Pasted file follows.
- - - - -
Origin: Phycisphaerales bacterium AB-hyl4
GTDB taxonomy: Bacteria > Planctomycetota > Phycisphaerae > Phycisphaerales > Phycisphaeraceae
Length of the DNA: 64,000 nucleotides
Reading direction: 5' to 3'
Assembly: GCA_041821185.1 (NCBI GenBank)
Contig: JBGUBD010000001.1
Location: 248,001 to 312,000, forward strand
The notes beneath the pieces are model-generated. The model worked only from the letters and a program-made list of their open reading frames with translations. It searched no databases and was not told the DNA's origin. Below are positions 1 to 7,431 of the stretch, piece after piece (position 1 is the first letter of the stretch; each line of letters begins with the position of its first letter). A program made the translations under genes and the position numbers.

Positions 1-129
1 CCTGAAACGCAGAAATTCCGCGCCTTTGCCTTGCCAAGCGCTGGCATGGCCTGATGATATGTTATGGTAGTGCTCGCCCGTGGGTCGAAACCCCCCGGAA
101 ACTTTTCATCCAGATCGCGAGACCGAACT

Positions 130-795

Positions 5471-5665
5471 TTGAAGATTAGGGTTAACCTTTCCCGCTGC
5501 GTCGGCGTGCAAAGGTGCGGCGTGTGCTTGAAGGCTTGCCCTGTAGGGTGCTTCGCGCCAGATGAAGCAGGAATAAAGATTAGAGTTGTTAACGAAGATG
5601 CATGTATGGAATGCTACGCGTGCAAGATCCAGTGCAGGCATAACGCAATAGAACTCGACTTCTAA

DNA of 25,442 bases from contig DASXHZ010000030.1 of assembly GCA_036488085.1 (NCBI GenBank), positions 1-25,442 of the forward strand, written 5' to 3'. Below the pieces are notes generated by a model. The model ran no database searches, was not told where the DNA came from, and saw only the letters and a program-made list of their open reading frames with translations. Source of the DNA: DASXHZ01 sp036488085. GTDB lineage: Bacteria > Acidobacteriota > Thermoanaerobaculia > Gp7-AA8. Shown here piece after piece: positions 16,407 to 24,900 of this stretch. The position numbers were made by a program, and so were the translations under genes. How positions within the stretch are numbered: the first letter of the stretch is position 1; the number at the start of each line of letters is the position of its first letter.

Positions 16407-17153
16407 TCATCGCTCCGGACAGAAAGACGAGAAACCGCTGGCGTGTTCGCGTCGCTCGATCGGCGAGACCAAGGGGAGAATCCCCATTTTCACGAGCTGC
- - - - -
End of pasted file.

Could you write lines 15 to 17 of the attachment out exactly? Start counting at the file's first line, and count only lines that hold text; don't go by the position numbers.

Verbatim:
5501 GTCGGCGTGCAAAGGTGCGGCGTGTGCTTGAAGGCTTGCCCTGTAGGGTGCTTCGCGCCAGATGAAGCAGGAATAAAGATTAGAGTTGTTAACGAAGATG
5601 CATGTATGGAATGCTACGCGTGCAAGATCCAGTGCAGGCATAACGCAATAGAACTCGACTTCTAA

DNA of 25,442 bases from contig DASXHZ010000030.1 of assembly GCA_036488085.1 (NCBI GenBank), positions 1-25,442 of the forward strand, written 5' to 3'. Below the pieces are notes generated by a model. The model ran no database searches, was not told where the DNA came from, and saw only the letters and a program-made list of their open reading frames with translations. Source of the DNA: DASXHZ01 sp036488085. GTDB lineage: Bacteria > Acidobacteriota > Thermoanaerobaculia > Gp7-AA8. Shown here piece after piece: positions 16,407 to 24,900 of this stretch. The position numbers were made by a program, and so were the translations under genes. How positions within the stretch are numbered: the first letter of the stretch is position 1; the number at the start of each line of letters is the position of its first letter.